In response to China’s patrolling harassment, Japan has decided to strengthen its defense capabilities by significantly increasing its defense budget and effectively reinforcing military deployments in its southwestern region with more advanced fighter jets and patrol vessels.
With the rising escalation of military tension, if diplomatic mediation between Tokyo and Beijing does not work out, the risks of an unwanted military clash between the world’s second and third-largest economies could become imminent, and the stakes of this could be momentous.
Some argue that China’s latest antagonistic behaviors were triggered by Japan’s reckless policy of nationalizing three of the disputed islands, and partially stirred by some Southeast Asian nations’ provocative actions in the South China Sea, while others contend that China was deliberately challenging the existing power structure of East Asia established by the US in the aftermath of World War II.
Undeniably, without its economic achievement and military modernization over the past decades, China would not have had sufficient resolve or competence to take decisive military action in defending its sovereignty claims on both issues, given that its hostile behavior could be interpreted by the US as a challenge to the “status quo” and provoke pre-emptive intervention.
After the decade-long “anti-terror” wars in Iraq and Afghanistan and the massive blow the 2008 global financial crisis dealt the US economy, many believed that the US is a debilitated and declining hegemon.
Since it has been vexed with a domestic fiscal plight, the US does not have the willingness or ability to resume its global military outreach. This could open a window of opportunity for China to revamp its power structure in East Asia.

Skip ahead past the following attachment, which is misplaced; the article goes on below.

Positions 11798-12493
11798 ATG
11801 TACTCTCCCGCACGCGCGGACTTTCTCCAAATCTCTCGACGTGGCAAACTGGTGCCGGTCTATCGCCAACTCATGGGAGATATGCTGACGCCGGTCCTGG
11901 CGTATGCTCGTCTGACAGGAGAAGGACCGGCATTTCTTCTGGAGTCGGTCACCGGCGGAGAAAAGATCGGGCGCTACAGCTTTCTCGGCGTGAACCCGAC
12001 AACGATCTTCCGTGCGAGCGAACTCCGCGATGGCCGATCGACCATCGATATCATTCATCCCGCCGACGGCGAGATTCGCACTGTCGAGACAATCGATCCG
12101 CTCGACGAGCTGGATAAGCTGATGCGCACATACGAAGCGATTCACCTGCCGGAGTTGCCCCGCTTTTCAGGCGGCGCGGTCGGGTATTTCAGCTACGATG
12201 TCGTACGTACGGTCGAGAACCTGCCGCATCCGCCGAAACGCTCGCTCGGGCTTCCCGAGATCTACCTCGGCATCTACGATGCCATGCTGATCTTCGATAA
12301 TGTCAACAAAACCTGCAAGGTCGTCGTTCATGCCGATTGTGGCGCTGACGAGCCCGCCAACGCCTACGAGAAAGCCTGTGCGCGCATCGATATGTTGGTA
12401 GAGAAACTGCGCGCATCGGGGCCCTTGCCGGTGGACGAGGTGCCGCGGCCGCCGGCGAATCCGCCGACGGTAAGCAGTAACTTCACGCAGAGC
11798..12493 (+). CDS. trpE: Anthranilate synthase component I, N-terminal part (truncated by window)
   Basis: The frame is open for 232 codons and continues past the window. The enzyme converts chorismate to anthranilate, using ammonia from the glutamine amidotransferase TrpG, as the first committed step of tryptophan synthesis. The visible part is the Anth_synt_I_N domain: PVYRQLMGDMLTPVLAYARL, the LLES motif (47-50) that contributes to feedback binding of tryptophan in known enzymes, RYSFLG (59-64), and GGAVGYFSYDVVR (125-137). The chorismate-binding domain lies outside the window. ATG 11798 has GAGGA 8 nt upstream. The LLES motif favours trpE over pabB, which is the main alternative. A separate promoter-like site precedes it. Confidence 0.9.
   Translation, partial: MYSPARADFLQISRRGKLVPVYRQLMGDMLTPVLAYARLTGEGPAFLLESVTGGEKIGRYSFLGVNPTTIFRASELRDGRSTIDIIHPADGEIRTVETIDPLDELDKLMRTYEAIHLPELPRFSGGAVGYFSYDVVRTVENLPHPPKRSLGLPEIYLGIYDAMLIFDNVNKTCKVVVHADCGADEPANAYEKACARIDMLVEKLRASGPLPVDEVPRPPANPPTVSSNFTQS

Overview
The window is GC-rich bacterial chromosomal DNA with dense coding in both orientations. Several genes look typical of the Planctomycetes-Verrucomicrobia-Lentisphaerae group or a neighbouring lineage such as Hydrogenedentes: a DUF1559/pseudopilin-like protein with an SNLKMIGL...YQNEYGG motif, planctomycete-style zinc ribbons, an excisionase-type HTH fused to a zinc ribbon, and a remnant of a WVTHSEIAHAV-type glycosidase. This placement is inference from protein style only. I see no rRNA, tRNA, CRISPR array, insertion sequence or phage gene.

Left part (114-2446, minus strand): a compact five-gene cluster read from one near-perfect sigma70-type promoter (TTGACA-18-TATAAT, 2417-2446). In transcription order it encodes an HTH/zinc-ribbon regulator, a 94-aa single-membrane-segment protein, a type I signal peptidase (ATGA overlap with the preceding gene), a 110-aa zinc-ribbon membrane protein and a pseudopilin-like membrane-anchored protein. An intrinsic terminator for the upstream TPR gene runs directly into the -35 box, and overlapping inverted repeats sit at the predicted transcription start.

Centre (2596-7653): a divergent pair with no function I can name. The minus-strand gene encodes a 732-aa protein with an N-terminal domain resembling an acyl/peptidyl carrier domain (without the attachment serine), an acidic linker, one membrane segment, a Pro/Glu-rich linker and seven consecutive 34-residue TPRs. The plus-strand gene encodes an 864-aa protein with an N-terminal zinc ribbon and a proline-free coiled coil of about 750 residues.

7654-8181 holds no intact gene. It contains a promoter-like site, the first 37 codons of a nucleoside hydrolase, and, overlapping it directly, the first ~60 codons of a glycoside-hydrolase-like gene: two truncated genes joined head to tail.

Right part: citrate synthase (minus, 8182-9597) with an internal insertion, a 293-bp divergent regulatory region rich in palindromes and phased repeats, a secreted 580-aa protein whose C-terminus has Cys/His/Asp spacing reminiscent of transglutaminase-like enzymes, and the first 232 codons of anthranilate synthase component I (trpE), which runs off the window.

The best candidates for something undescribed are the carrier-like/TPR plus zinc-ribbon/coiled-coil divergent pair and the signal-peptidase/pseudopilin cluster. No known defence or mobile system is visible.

However, with the first US Pacific president elected in 2008, US President Barack Obama’s administration has swiftly shifted the US’ strategic focus to the Asia-Pacific region by taking a wide range of diplomatic, economic, military and strategic steps to intensify its role and fortify the US’ interests in the region.
This latest policy shift has been termed a US “pivot” or “rebalancing” to Asia. The ultimate goal of this, according to US National Security Advisor Tom Donilon, is to promote US interests by helping to shape the norms and rules of the Asia-Pacific region, and to ensure respect for international law, freedom of navigation and peaceful resolution on disagreements without threats or coercion. To realize Obama’s claim that “the United States will play a larger and long-term role in shaping this region and its future,” the US has taken various steps in deepening its engagements with Asian countries.
For instance, in the military realm, the US announced new troop deployments in Australia and Singapore, reinvigorated its formal alliances, such as with Japan, South Korea and the Philippines, and extended its strategic partners to include India, Indonesia, New Zealand and Vietnam.